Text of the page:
Annabel Cimbal uses the water bottle filling station in the library, one of the few buildings which has the stations available. | Photo by Anna Meassick.

Some students have recently expressed concern that the only residence hall with a water bottle filling station is Hillside Hall, and are pushing to get more stations installed in all complex dormitories.

Senior civil engineering majors Katie Bryan and Ryan Connelly, and junior civil engineering major Diondra Stubbs, came up with the idea when they were assigned a practical team project in one of their engineering classes. Bryan, a resident assistant (RA) in Aldrich Hall, experienced the inconvenience of not having a water bottle filling station close by.

“Me and my roomates have been talking about this for awhile,” said Aldrich Hall resident Duncan Hamilton. “Sometimes the water gets brown from the sinks and stuff. So when we go to fill up water to have throughout the day, you can’t always get it if it’s brown. You don’t want to be drinking brown water all day.”

Bryan explained that the lack of water bottle filling stations results in students buying plastic water bottles, which can be expensive.

“[Water bottle filling stations] save students a lot of money because [the University of Rhode Island] is a well-watered school,” Bryan said. “We get most of our water from the well, it’s nearly free because of that. It doesn’t cost money we don’t have to pay for water on campus. So if we are able to just give that in a filtered way to students, and they don’t have to pay for their water bottles, that would save them a lot of money.”

According to Bryan and Connelly, URI spends a considerable amount on recycling plastic water bottles. An eight yard recycling container cost $176 and fills about 54 thirty-gallon trash cans. Connelly’s estimations report that about 13,000 water bottles could fill that container.

Connelly and Bryan also believe that if URI were to implement these water bottle filling stations, they could benefit from advertising it.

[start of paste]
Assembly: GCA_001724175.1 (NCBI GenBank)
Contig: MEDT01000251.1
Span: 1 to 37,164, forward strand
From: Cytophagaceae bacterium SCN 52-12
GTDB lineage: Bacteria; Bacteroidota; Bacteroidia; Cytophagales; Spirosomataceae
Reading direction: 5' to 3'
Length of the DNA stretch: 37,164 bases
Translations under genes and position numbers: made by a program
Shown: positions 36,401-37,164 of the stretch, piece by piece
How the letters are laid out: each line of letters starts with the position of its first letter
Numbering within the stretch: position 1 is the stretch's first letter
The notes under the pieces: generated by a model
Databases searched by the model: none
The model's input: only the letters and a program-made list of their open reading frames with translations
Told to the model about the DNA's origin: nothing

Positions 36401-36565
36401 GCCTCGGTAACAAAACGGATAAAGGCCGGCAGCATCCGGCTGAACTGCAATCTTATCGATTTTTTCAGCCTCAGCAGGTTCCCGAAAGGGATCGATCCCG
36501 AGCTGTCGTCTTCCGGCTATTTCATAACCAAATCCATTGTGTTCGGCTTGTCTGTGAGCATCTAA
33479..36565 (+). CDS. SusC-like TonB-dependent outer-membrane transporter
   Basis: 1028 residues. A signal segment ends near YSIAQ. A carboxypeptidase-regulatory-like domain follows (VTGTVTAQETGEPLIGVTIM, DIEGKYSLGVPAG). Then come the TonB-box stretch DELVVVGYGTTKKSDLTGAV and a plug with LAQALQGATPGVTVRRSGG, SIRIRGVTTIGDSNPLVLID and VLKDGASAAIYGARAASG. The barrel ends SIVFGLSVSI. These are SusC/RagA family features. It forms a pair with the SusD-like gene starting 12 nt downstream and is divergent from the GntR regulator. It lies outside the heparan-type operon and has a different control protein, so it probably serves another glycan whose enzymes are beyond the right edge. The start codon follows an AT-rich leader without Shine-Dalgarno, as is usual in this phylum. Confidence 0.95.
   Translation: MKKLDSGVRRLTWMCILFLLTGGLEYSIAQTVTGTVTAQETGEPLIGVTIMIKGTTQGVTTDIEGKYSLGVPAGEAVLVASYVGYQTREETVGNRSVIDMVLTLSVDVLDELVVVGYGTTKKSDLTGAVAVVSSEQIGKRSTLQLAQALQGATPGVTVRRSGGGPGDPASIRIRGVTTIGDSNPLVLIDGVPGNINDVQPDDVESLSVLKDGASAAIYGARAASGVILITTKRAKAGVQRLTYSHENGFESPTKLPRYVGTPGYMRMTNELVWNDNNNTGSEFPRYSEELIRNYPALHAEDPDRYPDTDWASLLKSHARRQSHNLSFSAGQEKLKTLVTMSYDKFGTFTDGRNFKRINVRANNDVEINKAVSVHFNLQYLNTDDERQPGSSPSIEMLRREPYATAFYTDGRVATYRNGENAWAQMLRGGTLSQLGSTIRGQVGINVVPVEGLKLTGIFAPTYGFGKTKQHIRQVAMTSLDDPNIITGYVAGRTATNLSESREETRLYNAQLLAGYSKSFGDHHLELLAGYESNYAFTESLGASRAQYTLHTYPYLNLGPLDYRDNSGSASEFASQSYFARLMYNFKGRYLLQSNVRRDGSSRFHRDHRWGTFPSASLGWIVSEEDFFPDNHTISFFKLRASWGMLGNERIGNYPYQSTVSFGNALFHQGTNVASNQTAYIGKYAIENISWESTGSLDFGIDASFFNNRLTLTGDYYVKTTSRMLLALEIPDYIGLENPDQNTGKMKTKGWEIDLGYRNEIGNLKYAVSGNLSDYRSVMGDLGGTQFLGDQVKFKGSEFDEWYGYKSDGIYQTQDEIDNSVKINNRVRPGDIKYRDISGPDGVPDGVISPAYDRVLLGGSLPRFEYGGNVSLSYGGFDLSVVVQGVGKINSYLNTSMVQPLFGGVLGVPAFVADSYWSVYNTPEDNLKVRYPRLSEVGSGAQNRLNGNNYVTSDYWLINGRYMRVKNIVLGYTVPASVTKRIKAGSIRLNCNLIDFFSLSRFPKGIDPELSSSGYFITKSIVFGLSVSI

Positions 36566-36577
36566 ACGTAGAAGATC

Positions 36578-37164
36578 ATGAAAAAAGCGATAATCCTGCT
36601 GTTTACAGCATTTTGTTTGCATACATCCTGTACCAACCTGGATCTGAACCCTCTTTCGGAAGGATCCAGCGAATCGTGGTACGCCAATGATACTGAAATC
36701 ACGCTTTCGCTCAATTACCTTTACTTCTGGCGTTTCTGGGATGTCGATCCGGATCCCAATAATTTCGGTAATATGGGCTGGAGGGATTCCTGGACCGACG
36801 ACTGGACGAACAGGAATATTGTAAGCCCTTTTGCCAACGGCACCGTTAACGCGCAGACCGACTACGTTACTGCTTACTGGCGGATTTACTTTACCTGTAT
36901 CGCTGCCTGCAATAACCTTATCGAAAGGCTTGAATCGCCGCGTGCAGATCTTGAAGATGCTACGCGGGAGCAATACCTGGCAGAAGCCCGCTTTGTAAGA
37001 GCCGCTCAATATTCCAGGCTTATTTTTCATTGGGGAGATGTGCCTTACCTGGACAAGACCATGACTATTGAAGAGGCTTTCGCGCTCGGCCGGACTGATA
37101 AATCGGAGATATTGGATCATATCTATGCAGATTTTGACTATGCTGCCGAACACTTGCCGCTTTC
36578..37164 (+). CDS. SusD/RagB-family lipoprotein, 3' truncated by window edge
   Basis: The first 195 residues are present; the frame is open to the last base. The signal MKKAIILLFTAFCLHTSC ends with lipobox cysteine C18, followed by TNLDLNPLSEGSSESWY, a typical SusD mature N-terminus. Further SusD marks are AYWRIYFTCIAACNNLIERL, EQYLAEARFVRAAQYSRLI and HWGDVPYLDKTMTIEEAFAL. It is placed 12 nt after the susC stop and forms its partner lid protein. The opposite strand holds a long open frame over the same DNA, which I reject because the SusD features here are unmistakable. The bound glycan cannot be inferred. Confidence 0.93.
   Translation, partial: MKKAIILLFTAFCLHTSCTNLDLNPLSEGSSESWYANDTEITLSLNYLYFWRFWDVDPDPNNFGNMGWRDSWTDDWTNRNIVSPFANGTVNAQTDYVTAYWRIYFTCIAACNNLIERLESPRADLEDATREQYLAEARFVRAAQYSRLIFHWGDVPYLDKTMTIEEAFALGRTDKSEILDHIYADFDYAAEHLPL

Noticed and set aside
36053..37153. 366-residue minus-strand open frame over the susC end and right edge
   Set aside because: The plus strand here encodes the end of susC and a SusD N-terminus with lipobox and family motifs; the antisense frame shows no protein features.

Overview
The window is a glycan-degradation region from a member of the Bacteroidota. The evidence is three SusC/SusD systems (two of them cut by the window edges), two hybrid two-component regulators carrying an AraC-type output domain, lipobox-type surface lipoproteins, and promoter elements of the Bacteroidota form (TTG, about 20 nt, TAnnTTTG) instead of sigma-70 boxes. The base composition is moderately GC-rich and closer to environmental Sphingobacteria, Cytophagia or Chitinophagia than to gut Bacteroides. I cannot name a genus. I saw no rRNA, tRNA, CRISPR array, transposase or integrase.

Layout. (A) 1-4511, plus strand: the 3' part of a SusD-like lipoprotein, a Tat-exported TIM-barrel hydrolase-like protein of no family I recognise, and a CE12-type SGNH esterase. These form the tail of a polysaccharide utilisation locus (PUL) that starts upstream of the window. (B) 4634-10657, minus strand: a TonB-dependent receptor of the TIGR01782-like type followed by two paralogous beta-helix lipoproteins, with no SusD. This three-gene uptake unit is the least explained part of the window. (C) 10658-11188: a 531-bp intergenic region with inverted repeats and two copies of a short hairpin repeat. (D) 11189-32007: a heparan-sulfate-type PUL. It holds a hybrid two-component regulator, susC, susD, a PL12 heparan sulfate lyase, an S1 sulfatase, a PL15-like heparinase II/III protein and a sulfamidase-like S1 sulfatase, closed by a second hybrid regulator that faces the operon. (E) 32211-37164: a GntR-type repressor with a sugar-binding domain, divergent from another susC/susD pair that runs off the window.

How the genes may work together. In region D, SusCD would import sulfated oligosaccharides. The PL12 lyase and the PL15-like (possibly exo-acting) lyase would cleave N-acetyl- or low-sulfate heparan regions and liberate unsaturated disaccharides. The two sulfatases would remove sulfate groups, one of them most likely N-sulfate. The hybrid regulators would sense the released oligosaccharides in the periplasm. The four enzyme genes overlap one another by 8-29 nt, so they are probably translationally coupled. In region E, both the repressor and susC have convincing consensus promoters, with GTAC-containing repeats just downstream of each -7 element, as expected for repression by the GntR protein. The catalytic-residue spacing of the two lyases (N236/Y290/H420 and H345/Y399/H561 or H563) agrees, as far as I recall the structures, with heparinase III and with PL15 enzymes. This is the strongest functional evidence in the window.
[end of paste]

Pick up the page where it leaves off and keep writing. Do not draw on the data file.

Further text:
“Another benefit we were thinking of, which is hard to quantify, but the advertising benefit,” said Bryan. “If URI was able to say ‘oh we were able to save 3 million water bottles because of this implementation,’ that is something they could put on their website and they could tell to potential students as they are doing URI tours. They could let them know that all the dormitories have water bottle filling stations and I think that would be neat thing.”

According to Dr. Jeffrey Plouffe, the assistant director of Housing and Residential Life, installing water bottle filling stations in residence halls is part of a five year construction progress plan. The stations are expected to be installed in the summer of 2022.

According to Plouffe, the project will cost roughly $50,000 and will be funded by the fund balance, which is money that the state requires the University sets aside for maintenance and asset protection. The University has about $350 million in assets and has to reinvest in those every year.

Plouffe has expressed interest in obtaining student involvement for the planning and execution of the project.

“I was hoping I could [get] a civil engineering student, or a group of students, or a class that would be willing to take this on and come up with a design,” said Plouffe. “For instance, how would we come up with a sanitary line into Aldridge which is built on a slab? How would we get one in Dorr? Where would we locate these? So I was hoping to get some student involvement because we could use the help and for a civil engineering student it would be a dynamite project.”